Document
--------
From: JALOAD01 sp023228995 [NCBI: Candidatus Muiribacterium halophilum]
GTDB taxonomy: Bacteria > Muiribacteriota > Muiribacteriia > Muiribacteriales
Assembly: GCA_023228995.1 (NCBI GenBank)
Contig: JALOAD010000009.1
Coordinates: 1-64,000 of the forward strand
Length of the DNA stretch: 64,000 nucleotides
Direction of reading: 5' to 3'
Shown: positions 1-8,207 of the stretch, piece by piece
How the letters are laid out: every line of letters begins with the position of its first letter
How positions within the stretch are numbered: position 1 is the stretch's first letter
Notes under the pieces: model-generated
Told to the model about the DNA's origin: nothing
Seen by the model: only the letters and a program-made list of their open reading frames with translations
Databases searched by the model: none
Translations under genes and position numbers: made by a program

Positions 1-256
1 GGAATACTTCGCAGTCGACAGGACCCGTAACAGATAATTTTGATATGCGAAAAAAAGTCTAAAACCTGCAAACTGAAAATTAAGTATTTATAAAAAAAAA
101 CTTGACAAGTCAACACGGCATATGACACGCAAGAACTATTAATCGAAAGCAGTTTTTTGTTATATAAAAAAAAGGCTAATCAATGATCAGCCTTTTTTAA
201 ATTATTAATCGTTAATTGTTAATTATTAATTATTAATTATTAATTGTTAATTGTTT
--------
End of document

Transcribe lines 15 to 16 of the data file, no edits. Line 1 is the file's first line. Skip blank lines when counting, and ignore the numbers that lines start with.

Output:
Translations under genes and position numbers: made by a program

Positions 1-256